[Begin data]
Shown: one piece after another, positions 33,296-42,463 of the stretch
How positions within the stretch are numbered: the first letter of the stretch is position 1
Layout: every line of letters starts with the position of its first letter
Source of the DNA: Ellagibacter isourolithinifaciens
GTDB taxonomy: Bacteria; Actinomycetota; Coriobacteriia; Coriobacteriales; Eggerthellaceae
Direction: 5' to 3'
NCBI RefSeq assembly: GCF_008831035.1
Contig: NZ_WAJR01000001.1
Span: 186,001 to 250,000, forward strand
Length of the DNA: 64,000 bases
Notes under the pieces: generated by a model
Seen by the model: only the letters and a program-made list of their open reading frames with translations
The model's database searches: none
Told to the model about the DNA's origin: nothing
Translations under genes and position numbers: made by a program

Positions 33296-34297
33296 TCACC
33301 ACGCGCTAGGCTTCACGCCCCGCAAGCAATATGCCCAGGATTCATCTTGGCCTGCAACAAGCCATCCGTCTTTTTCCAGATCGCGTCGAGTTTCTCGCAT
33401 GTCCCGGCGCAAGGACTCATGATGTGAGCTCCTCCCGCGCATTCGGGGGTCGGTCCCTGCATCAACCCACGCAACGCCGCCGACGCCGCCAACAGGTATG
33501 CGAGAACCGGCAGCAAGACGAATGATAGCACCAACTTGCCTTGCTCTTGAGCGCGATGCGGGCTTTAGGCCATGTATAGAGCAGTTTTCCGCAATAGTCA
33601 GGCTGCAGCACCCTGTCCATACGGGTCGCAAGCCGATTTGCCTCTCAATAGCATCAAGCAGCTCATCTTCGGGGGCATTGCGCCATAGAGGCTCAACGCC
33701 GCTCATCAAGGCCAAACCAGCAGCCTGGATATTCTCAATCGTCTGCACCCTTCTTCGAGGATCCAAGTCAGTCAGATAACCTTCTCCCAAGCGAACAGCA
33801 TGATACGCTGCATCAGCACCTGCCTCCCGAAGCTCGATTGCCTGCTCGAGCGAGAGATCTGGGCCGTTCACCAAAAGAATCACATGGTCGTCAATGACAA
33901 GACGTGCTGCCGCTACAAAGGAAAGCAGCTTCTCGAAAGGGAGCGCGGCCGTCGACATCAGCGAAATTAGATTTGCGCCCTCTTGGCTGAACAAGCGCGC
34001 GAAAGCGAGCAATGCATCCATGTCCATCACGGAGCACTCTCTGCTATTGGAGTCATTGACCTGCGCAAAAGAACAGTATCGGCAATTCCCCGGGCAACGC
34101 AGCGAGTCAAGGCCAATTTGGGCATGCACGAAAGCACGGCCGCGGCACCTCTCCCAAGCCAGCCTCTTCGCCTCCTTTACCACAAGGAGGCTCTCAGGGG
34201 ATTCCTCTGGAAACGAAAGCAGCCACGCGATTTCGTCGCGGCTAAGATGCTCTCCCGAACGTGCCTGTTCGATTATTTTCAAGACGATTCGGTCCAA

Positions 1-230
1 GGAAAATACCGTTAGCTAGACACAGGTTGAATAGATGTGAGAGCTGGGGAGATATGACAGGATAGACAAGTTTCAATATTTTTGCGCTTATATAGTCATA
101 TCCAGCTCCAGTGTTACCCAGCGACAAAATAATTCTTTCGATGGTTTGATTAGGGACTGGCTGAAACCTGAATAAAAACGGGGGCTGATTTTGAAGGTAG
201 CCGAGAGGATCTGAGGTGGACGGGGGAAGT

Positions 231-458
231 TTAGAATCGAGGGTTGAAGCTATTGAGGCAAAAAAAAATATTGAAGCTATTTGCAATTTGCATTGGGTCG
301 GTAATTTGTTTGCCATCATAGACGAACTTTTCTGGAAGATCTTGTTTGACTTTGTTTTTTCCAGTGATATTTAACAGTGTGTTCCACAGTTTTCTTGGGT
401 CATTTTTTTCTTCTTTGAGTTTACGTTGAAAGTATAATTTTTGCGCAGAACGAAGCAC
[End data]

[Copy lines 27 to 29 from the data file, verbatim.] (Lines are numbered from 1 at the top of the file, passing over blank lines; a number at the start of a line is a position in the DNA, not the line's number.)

34201 ATTCCTCTGGAAACGAAAGCAGCCACGCGATTTCGTCGCGGCTAAGATGCTCTCCCGAACGTGCCTGTTCGATTATTTTCAAGACGATTCGGTCCAA

Positions 1-230
1 GGAAAATACCGTTAGCTAGACACAGGTTGAATAGATGTGAGAGCTGGGGAGATATGACAGGATAGACAAGTTTCAATATTTTTGCGCTTATATAGTCATA